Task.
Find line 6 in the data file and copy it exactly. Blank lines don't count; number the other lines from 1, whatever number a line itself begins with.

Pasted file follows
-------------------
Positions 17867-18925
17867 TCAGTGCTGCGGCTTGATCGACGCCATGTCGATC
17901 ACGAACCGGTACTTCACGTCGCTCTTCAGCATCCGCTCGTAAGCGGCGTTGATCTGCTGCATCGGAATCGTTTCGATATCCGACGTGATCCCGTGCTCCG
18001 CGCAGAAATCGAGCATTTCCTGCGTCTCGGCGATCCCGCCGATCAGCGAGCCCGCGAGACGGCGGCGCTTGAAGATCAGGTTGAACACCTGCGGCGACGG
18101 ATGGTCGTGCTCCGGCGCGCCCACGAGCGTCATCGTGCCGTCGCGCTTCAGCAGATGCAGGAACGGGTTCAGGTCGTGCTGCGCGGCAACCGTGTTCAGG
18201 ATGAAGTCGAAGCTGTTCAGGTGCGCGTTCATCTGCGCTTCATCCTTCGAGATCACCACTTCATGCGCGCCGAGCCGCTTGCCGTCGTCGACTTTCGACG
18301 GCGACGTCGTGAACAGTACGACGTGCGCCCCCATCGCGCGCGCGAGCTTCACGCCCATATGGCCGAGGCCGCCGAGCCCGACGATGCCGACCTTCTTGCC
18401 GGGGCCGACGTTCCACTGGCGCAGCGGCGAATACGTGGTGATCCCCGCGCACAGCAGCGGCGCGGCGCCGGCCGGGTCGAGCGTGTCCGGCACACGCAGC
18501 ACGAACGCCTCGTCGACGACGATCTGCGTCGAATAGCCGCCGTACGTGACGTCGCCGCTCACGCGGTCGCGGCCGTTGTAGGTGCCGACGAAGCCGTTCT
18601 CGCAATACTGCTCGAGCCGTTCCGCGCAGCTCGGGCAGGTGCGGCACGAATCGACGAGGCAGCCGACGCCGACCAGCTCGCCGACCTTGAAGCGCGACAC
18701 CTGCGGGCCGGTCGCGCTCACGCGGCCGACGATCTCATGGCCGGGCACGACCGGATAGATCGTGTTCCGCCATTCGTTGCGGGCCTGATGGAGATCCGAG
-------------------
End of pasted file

18201 ATGAAGTCGAAGCTGTTCAGGTGCGCGTTCATCTGCGCTTCATCCTTCGAGATCACCACTTCATGCGCGCCGAGCCGCTTGCCGTCGTCGACTTTCGACG